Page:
I think your piece helps me to look at this at a different angle: given the same projection of growth, which offer is more valuable than the other.

      Keep up the good work

    • 2 GeekMBA360 // Sep 30, 2009 at 12:25 pm

      Thanks. Start-up valuation is more art than science. 🙂 Besides the hard numbers like revenue, EBITA, profits (if the start-up has), it also has a lot to do with the overall market condition, and the bargaining power of the CEO/founders. It takes “a leap of faith” to join a start-up. 🙂

    • 3 waynerampey // Oct 15, 2009 at 11:55 am

      I have read this posting several times over several days just to let it sink in, and frankly to be sure I did not reply in haste. In the spirit of full disclosure let me say that I am a business owner with employees, and have my MBA (felt compelled to say that since the posting was on GeekMBA360). I am also someone who transitioned from an engineering career into running a successful business.

      I found this article a bit disturbing. My concern with this article is not so much for any mathematical inaccuracies, but rather the tone in which I interpreted the message. The nine points presented were basically correct in their mathematical considerations, but the final statement of “Play hardball. Know what you are getting yourself into” is a poor and disingenuous approach.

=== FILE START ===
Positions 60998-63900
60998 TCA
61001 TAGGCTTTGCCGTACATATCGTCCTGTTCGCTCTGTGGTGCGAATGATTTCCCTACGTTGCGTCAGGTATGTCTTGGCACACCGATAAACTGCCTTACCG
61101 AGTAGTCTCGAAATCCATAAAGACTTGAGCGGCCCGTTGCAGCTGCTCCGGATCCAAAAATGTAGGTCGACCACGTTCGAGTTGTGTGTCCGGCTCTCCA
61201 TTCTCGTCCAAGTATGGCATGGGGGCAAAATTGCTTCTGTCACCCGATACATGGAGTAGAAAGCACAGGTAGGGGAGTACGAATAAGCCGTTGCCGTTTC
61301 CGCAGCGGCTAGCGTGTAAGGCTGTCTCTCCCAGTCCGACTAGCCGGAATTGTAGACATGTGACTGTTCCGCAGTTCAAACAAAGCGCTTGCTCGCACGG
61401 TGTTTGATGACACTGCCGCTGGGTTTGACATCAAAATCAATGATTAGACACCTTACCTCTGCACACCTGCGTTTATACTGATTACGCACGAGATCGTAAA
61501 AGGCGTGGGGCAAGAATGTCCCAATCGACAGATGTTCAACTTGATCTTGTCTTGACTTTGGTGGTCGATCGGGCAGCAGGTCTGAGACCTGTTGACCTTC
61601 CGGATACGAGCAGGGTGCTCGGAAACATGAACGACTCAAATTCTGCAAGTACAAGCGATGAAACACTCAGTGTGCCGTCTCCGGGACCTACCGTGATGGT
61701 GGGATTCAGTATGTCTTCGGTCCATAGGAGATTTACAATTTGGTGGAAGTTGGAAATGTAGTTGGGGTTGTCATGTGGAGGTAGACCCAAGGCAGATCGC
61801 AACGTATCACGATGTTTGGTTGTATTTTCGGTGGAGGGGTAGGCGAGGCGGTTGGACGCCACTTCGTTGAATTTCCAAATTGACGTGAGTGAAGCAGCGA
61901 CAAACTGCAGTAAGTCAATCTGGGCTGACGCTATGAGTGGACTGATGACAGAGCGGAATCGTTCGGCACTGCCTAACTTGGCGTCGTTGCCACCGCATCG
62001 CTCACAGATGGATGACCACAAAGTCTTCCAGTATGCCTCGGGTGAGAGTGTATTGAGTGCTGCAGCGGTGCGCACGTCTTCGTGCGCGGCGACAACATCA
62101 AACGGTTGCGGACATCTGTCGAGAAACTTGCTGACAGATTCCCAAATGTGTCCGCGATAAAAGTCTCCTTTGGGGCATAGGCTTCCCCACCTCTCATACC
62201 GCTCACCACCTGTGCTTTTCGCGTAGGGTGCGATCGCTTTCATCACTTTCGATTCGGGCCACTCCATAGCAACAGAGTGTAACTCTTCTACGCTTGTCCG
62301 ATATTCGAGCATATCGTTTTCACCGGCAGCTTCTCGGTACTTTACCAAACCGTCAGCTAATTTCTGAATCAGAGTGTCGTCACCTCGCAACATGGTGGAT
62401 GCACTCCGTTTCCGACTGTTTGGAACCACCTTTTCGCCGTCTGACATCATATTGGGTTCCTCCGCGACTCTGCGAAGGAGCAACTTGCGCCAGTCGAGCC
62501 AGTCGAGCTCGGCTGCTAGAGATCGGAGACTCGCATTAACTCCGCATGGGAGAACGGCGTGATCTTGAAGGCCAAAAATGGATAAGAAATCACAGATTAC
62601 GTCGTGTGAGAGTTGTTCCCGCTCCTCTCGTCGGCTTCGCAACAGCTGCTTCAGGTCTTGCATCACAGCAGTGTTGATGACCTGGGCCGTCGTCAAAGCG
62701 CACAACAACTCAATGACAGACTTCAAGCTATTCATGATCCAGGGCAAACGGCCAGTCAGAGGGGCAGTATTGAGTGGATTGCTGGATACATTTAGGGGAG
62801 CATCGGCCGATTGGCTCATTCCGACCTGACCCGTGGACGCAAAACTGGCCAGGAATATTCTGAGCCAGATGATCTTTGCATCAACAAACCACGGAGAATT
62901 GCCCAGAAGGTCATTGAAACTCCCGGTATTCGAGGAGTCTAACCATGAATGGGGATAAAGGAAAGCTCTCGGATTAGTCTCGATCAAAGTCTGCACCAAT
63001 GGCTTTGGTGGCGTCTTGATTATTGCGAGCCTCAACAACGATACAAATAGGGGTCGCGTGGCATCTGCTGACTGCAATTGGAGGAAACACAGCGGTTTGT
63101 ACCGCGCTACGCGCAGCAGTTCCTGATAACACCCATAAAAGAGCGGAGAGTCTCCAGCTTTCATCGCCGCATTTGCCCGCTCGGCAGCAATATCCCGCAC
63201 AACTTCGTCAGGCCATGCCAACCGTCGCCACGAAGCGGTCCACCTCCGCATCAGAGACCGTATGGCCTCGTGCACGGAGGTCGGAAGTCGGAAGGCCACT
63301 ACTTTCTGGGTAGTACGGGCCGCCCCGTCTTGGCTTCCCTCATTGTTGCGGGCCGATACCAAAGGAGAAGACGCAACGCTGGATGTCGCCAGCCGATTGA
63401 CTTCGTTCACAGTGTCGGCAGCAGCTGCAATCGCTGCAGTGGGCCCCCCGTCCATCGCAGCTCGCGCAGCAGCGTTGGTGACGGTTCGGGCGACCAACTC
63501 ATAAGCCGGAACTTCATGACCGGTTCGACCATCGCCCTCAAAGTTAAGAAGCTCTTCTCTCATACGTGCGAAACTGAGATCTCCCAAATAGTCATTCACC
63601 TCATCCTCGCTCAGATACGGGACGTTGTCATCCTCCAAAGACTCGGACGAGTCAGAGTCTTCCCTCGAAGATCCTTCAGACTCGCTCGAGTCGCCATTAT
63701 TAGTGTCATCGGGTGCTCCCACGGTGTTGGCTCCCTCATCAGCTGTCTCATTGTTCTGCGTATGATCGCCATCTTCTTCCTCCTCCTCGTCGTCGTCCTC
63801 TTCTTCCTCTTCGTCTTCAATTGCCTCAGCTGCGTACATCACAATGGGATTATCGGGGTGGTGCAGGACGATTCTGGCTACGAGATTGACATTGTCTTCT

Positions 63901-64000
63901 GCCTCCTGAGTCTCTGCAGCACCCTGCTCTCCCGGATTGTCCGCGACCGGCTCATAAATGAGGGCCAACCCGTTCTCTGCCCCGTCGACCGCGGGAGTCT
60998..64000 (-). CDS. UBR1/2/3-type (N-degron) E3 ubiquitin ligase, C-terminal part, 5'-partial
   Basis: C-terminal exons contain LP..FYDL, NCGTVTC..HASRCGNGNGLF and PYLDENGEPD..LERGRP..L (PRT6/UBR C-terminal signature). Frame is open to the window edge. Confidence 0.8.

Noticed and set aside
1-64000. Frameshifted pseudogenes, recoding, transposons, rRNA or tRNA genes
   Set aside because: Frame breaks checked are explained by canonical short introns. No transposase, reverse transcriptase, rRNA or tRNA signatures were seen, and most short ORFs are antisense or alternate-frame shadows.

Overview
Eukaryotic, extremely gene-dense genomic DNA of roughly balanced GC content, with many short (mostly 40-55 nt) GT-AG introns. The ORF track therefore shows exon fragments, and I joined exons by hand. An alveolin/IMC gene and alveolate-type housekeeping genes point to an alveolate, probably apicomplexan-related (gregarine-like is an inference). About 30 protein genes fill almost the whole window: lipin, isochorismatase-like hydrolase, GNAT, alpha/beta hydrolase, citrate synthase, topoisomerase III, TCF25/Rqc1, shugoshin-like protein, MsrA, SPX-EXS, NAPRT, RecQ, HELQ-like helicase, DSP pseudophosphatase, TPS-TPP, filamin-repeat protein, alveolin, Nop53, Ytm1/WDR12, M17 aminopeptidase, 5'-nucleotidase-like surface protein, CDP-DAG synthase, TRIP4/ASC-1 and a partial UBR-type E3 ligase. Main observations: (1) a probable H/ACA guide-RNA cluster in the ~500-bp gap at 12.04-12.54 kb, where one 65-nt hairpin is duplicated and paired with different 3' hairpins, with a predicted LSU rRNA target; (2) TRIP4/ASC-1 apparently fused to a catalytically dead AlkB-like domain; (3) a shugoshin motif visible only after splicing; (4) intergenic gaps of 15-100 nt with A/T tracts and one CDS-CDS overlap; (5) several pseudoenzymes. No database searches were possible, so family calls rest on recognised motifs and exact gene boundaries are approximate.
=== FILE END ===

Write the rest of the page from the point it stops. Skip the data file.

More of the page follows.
I am all for having the most knowledgeable and educated employees working for both my firm, as well as any other firm. Typically that bodes well for the employer and peer employees. What does not bode well is the “play hardball”. There is a huge difference between having knowledge that can be used to one’s advantage in determining that any offer of employment is personally beneficial vs. playing hardball.

      I am also equally concerned about the following statement contained in this posting: “The problem is that in a lot of start-ups, the senior management teams are not very honest and upfront about stock options.” I do not believe this statement at all. Developing an adversarial relationship between an employer and employee at the onset of employment is grooming that career to fail. Venture Capital Firms, Angel Investors, Private Equity firms, private businesses, etc. are typically run by smart and honest individuals. Clearly there can be exceptions, but they do not represent the majority of investment or venture capital firms (and no I am not an owner of a VC firm, private equity firm, bank, etc.). This statement about the lack of honesty really reflects an issue of integrity and business ethics and should be completely disassociated with any stock option plan that might be offered. Who cares what amount of options or warrants you receive if you have to be concerned with the integrity and / or business ethics of the firm you are considering going to work for?

      Individuals and financial backers who start companies successfully as well as unsuccessfully, take on far more risk than most employees recognize. Stock options are just one way of potentially rewarding individuals who decide to join a firm that may not be as established as other competitors. If the motivation for changing jobs or accepting a position is driven primarily or exclusively by the desire of being able to secure greater stock options than your peers, then I would suggest a reevaluation of motivations.